I'll put on my list to back up the el capitan installer. I guess the advantage of having the el capitan installer on a bootable disk is that in case you run into trouble during installation and then you can't get 10.6.8 to boot you can install from the el c. from the USB drive. I need a new USB drive so I'll put that on my list, but that means I have to read all these reviews about the best USB drive. I hate that. Or maybe I can make a bootable CD w/ the installer. I used to could do that w/ windows. Can I do that w/ disk utility?

 

I did extensive research on the mulit-session issue. Toast does not do MS like Nero on a windows machine does and I was told that macs simply don't have that capability. Before I bought my mac I specifically asked at the mac store if Mac did MS's w/ double-sided DVDs and the answer was yes. Maybe they meant using the method via your link. I'm not sure exactly how that works, but I don't think it's the same type MS I used for BU. With Nero I made an .nri file that included the folder{s} I wanted backed up. I would burn that file to CD/DVD. At the end of the day I just put into the drive the CD/DVD w/ the folders whose files I had changed - my legal or computer or finances dvd. The nri file would open, update any changed/deleted files, I would click burn and in 2 minutes or less I'd backed up the day's changes. I didn't have to go get my ext HD and connect it and run a backup program. I could safely keep my DVDs close to my computer, which I really couldn't do w/ my BU ext HD. I don't think the method described in that link would work as easily, but I'll try it out when I have time and see what it does.


mac 10.6 on macbook pro
WinXP sp2 on Dell 380 w/ 512 MB RAM- currently dead in the water
WinXP tab ed sp 3 on Thinkpad X41 w/ 1.5 GB RAM - lemony flavored
Win2K Sp4 on Sony VAIO GXR600 w/ 512 MB RAM - currently blue screening

#9 smax013

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Posted 16 January 2017 - 07:58 PM

Thanks sma013 for all the detail. I am going to have to read thru your post a few times while I make my check list before upgrading.
I googled Word for Mac 2011 compatibility w/ el capitan. Most reviews said it runs fine. There was an update to make Office 2011 more compatible w/ el c., but the link on the MS page to download the update didn't work. I'll keep looking but if Word runs OK on el C I'll probably skip the upgrade. MS has a habit of removing things I like/depend on and putting in things I'm not interested in. I wish they would keep security upgrades separate from other upgrades.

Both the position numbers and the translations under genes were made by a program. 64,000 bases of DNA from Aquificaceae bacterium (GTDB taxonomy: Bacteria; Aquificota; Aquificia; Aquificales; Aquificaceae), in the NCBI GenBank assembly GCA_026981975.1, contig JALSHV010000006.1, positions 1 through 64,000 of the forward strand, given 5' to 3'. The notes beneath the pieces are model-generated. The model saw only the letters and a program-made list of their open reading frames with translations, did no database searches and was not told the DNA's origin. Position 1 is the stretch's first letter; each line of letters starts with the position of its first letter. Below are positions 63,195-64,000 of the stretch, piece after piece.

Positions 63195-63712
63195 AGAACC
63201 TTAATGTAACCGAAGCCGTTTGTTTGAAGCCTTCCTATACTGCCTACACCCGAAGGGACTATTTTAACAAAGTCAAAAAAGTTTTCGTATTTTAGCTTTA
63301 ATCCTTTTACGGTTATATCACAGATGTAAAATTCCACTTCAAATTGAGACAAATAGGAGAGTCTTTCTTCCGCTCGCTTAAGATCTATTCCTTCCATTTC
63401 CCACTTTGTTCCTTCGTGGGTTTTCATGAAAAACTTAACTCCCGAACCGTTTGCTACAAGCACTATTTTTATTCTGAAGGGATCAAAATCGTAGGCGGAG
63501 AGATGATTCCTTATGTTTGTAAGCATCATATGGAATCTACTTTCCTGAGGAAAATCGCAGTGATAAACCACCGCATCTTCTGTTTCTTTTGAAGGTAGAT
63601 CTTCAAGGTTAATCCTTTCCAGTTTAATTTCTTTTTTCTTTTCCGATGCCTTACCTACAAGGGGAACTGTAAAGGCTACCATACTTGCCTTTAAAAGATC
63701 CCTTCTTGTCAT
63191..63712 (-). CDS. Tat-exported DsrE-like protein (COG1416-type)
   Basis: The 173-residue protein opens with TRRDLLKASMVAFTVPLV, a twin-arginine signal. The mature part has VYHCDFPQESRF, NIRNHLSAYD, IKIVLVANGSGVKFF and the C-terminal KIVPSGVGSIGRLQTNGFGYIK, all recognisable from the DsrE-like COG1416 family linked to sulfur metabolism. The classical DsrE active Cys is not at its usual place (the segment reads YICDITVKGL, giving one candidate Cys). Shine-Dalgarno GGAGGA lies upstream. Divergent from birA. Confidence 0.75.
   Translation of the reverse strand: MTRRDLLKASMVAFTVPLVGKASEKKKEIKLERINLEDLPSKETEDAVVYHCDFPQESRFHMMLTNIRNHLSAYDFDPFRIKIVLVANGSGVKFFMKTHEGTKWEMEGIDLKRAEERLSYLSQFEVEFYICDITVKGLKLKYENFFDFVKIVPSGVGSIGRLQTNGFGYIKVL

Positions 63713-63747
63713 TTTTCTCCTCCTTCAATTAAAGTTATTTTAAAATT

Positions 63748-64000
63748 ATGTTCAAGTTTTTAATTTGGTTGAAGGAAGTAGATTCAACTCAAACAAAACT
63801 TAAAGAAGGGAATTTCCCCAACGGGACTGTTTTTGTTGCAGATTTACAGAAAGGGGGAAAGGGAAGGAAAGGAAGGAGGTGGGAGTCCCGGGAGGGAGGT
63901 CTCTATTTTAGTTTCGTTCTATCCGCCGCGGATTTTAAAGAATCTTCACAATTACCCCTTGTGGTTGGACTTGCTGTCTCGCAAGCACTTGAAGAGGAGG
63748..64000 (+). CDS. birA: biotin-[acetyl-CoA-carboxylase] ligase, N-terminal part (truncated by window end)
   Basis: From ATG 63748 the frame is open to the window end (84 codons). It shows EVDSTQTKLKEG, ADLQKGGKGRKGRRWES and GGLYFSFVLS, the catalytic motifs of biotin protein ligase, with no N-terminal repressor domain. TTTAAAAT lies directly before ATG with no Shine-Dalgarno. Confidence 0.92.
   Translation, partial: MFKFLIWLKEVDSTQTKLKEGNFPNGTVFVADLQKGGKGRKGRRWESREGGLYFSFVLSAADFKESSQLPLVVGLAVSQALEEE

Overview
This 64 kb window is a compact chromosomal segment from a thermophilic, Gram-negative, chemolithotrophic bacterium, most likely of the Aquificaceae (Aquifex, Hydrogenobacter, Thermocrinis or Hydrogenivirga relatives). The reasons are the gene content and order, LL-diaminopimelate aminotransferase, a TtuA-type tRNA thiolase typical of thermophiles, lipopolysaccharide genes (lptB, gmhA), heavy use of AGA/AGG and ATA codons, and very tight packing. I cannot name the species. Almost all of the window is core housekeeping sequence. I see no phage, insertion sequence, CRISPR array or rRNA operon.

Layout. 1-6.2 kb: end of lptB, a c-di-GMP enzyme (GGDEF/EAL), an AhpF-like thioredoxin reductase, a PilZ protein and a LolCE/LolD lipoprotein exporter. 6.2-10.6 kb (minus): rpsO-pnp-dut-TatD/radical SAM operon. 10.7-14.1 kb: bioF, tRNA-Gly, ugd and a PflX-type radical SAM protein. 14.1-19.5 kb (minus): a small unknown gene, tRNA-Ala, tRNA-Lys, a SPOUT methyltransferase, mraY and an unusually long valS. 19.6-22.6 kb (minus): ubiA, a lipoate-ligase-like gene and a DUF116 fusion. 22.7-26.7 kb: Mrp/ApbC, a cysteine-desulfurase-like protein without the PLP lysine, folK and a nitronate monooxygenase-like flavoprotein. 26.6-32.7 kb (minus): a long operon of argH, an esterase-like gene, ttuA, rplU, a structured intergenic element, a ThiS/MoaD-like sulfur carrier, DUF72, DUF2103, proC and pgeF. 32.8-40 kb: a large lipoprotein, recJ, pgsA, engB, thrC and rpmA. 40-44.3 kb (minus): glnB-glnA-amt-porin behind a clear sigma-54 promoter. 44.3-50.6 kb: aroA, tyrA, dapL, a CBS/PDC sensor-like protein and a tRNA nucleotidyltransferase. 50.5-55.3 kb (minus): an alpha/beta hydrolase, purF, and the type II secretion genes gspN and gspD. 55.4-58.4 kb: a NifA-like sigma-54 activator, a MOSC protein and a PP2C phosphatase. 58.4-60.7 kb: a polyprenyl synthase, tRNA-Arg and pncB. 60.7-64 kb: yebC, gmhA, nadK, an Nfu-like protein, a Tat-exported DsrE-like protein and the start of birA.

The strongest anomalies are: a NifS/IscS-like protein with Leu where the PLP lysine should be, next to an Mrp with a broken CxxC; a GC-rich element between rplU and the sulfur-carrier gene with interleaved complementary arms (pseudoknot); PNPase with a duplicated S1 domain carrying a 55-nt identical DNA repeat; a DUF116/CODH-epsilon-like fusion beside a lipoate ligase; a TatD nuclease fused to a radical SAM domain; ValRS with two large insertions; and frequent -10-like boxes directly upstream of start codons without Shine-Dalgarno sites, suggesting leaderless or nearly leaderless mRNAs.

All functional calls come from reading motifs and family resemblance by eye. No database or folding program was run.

Just keep in mind that at some point MS Office 2011 for Mac likely might be broken with a new macOS version since Microsoft is no longer supporting it and thus updating it. It could be the next masOS version or it could be years from now, but it is bound to happen. It happened in the past with older version of Office for the Mac.

But, I understand where you are coming from. Both Microsoft and Apple have an annoying habit of killing things that people use and like. That used to be less of an issue, but in today's work of constant new OS versions and more and more forced "cloud" connections, it is becoming more and more problematic.
 

I went to the VirtualBox forum and I am also going to have to reread the help I got there a few times. My current version is not compatible, so I will have to upgrade VB which means uninstalling and installing. The install program will also do the uninstalling. There was something about my guests not being uninstalled during this process - this seems like magic to me. I guess that's the file you are talking about. I guess because the same program uninstalls and then installs the guest is safe somewhere. I'm hoping that means my winxp w/ paperport and word and my unabridged dictionaries won't all have to be reinstalled once I upgrade the VB. Just not having to reinstall winxp would be a blessing.


In general, you will find that upgrading to a new version of a VM program will not require you to reinstall Windows and all the Windows programs. If they did that, it would be a very bad business model. So, generally, when you install a new version of VirtualBox, the new installed version of VirtualBox will just need to "update" your VM rather than force you to reinstall Windows and all the Windows programs.

Where you might run into problems is if you go long periods without upgrading/updating VirtualBox. In that type of situation, it is possible that a dramatically newer version of VirtualBox might not be able to read a several generation old version VM file.